Boroughs that have the most number of dog bite incidents are Queens(2,520 cases), Manhattan(2,354 cases), and Brooklyn(2,281 cases). I also attached a map that shows the total amount of dog bites versus dog registrations in NYC so viewers can compare. The area with the most incidents seems like they have more dogs.
Young dogs are more likely to case incidents
Younger dogs have a higher rate of biting someone compared to older dogs. Dogs with a higher risk of attacking humans are from age 1 to 3. Age 2 had 504 cases, age 1 had 438, and age 3 had 424, then the number started to drop increasingly to 324 from age 4.
Spayed or neutered dogs are less likely to bite someone
Not spay or neuter dogs are more likely to be aggressive to attack someone. According to the VCA, the castration of male dogs reduces or eliminates some forms of aggression because male hormones influence. Some debate on whether or not spay or neuter will help with aggression behaviors, but our data show that the spayed/neutered dogs caused fewer incidents than those who are not.
Male dogs have higher chase to cause incident than female dogs
From the known data we have, male dogs are more likely to cause incidents compare to female dogs; with known data, about 2/3 of the dog bites are by male dogs.
I conducted two user testing to make sure my visualization to be easy and clear to comprehend, one from the UX field and another from a non-information-related field. The method will be Zoom interviews using the think-aloud method. My goals:
- Explore the dashboard for several minutes and let me know your thoughts.
- Ask questions regarding the data to see if the participants can discover the answers.
- What is the relationship between the two graphs? Does data coordinate with one another?
- Is there anything confusing?
- Can you tell which dog breeds or locations have a higher risk of accidents?
- Is there any trend you see in these graphs?
User Test Findings
By listing breeds, gender, age, spay/neuter condition in each area, the reader could easily find out which breed group is more likely to have aggressive behavior. I provided a couple of hints on working with the dashboards, but overall it was easy for participants to go through the dashboards to understand data. I used two colors for the maps to distinguish the dataset easier and make the content on both dashboards layout in a similar format to limit confusion.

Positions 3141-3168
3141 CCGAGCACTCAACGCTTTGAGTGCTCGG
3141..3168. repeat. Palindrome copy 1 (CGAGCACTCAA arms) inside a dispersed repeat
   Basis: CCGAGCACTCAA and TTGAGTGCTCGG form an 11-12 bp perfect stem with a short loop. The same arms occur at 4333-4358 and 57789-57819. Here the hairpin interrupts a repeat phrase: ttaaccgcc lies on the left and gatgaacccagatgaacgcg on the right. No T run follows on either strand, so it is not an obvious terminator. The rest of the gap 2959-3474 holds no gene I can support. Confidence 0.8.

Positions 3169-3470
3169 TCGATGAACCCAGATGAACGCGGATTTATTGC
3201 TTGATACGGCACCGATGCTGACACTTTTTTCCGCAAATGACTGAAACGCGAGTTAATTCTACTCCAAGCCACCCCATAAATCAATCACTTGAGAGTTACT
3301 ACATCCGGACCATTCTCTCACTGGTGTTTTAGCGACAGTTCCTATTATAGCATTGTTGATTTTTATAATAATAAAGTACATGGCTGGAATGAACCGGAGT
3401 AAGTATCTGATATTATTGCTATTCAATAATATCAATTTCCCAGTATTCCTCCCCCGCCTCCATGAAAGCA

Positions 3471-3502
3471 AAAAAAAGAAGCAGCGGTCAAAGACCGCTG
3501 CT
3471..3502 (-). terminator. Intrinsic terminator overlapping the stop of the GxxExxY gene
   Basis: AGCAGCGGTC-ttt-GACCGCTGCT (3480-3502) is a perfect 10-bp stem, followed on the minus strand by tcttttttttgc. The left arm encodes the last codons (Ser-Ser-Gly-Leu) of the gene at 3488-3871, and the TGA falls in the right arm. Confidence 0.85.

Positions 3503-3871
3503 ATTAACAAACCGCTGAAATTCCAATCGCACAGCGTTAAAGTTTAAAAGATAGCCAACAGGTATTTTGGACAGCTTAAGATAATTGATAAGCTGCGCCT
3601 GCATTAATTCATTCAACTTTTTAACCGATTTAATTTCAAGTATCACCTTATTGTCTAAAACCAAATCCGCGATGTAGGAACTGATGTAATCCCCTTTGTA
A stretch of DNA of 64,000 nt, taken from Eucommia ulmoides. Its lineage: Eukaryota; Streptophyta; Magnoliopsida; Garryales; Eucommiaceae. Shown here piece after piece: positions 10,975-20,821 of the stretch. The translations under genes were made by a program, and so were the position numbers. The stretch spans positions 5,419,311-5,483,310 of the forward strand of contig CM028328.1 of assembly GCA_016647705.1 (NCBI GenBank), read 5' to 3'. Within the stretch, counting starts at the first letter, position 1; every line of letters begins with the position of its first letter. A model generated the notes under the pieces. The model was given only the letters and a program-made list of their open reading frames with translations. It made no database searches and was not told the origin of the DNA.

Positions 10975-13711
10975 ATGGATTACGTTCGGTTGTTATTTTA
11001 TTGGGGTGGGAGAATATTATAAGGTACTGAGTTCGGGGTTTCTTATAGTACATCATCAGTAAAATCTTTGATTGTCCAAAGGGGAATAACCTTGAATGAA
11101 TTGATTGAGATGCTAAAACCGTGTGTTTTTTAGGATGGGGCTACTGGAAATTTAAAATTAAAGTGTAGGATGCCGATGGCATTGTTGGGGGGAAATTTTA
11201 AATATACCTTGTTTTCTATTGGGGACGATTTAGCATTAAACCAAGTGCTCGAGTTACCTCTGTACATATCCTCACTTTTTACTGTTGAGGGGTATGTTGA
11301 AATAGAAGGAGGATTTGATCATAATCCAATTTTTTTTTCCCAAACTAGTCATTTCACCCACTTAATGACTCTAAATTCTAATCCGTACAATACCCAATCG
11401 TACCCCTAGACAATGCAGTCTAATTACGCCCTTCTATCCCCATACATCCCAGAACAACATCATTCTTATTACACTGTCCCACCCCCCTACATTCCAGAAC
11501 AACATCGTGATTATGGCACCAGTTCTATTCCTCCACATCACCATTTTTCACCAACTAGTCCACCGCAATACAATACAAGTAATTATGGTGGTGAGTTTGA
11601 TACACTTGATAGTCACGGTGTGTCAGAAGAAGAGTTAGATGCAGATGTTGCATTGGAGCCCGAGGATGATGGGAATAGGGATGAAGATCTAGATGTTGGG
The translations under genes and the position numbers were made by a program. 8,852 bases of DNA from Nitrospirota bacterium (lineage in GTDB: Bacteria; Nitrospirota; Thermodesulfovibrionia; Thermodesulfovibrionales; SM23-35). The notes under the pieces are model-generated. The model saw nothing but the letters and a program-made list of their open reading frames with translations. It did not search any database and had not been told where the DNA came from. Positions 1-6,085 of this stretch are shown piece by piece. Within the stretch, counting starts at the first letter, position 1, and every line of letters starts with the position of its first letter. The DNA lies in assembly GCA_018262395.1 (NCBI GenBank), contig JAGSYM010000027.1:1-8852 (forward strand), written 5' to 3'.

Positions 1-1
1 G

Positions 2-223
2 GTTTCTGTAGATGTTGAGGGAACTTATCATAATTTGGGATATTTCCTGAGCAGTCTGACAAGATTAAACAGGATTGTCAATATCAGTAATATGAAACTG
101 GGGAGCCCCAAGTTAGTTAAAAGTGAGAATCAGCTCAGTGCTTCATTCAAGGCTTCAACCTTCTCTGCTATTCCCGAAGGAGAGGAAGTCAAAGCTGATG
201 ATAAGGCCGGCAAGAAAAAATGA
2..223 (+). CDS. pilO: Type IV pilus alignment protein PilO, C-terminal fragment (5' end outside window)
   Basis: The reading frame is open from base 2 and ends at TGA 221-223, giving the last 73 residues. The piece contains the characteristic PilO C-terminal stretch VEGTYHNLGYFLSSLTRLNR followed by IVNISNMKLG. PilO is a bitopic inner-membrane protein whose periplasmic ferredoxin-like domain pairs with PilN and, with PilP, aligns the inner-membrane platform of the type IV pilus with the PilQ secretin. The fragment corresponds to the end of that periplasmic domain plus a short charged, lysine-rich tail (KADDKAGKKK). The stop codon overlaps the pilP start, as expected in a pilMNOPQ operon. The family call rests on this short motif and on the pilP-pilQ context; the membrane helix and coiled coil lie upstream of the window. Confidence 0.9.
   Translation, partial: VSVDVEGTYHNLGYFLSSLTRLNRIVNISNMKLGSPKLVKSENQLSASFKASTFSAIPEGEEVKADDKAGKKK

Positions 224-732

- The title helps understand the content of the visualization
- Users enjoy the flexibility of changing dates, filter specific data, hover for more information.
- Isolated incidents to see what is going on and Giving the researchers the flexibility is nice
- Unable to figure out why certain areas have a higher risk of being bit by a dog, for example, zip code10029.
- Curious about how human behavior could influence bite incidence.
Adding data of neighborhood population and reason that trigger dogs to be aggressive. Also, if the dog is leashed or unleashed when the attack occurs, maybe that could be another variable statistic that could affect the bite number.
Associate some data regarding human behavior, which would be helpful to analyze the reason behind the attack. Humans are larger than most dogs, so maybe human behavior impacts dog more than the environment or the breed itself. Simply blaming the breed, age, and other conditions may not be fair. If could provide more side study/information about the impact of human behavior related to the dog attack incidents, it could be more helpful to avoid the bite.
In addition to the above, maybe the human behavior study could also explain why the particular area has more dog bite incidence than other areas due to the residential density.
I am happy about the overall turnout of the visualization. Even Though I felt like there should be more information added to make accurate assumptions on the data, I created a cohesive visualization with all the information I have on hand. One of the limitations is too many unknowns in each category, such as location, genders, spay/neuter, or breeds.
If I took this project further, I would like to look into human behavior associated with dog aggression. Also, I would like to explore the source of the dogs, for example, whether they came from reputational breeders, rescue centers, puppy mills, or others. I believed it could significantly impact dogs’ behavior and temper.